And while Mr. Casey applauded drilling companies that voluntarily reveal information about their fracking fluid, he said such disclosure falls short because it is not mandatory and not always accessible to the public online.
Drilling advocates maintain that fracking is safe and has not been conclusively linked to groundwater contamination, which is what Mr. Casey wants the EPA to prevent. Drillers note that Marcellus Shale wells are more than a mile below the surface, far from any aquifers.
Whether fracking and water contamination are linked is the subject of a study by the EPA following a widely criticized 2004 agency report that determined "little or no threat."
The gas industry and environmentalists squabble over every aspect of regulating fracking, from who should oversee it, to whether Congress ever meant for it to be federally regulated -- to even whether it is fair to link a loophole to Halliburton and its onetime chief executive officer, former Vice President Dick Cheney.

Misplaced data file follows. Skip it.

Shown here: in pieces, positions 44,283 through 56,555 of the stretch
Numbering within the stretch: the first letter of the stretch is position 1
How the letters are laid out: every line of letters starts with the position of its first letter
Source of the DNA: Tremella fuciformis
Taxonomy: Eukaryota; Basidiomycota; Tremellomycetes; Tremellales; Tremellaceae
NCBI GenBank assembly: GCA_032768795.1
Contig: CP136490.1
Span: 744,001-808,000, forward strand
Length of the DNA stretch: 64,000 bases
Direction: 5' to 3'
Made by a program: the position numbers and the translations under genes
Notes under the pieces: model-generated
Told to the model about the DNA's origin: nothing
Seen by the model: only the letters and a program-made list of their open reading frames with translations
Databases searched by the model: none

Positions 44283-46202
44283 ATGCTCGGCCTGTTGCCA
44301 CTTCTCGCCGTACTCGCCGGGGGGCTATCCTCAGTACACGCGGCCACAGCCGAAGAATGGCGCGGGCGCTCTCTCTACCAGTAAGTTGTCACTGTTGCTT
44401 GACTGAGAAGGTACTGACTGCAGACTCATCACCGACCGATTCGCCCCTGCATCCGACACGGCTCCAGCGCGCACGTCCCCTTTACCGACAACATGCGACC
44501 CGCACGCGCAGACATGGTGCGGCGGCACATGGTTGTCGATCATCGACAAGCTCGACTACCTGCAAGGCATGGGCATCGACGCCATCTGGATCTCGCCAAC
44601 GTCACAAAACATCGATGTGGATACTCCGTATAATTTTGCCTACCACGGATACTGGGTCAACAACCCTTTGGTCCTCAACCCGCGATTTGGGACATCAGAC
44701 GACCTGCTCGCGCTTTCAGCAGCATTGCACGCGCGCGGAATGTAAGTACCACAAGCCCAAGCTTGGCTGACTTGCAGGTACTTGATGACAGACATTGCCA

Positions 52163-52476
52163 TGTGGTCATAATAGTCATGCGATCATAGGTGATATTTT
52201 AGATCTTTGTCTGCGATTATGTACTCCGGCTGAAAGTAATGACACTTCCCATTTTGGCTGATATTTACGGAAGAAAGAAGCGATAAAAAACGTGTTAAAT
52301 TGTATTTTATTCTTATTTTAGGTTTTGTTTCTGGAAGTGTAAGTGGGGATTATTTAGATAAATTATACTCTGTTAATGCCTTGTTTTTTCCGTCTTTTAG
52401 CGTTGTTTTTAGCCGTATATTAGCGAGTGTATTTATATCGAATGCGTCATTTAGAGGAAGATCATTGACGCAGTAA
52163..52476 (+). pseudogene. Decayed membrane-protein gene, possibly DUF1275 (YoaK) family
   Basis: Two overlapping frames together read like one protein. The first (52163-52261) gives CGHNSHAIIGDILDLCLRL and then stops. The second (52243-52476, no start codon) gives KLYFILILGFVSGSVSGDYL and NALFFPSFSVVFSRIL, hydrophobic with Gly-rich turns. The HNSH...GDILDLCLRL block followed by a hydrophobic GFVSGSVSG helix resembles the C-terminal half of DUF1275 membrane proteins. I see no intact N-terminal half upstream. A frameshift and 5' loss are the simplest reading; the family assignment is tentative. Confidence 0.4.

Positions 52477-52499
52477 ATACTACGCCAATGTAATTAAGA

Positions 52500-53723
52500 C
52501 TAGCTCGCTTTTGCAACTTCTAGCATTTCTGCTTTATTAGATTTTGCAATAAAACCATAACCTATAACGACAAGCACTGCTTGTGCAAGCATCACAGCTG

When Mr. Casey introduced the FRAC Act for its second go-around after it failed the first time, environmentalists hailed it as a way to give the EPA muscle once again to regulate fracking.
"We do believe that it would restore a power that the EPA had before but did not necessarily use or use to the best of its ability," said Lauren Pagel, policy director for Earthworks, a nonprofit environmental group.
Drillers, however, insist that the EPA never had the means to regulate fracking.
It is more than an academic distinction. Environmentalists want Congress to restore what they consider a vital regulatory tool to the EPA, while drillers say they are aghast that Congress might confer a level of oversight that the agency never had.
At the center of the debate is the 1974 federal Safe Drinking Water Act and its rules governing the placement of fluids underground, or "underground injection."
The provisions say the EPA -- or states the EPA approves to act in its stead -- must prohibit underground injection without a permit or a rule.
But there has been loud debate over the meaning of words and whether Congress considered fracking to be the type of underground injection subject to federal supervision.
Environmentalists believe the answer is yes; but they acknowledge for more than two decades the EPA never did anything.
"EPA has lots of power that it never has exercised -- often because of the influence of a wealthy and powerful industry." said Deborah Goldberg, managing attorney for Earthjustice, an environmental law firm.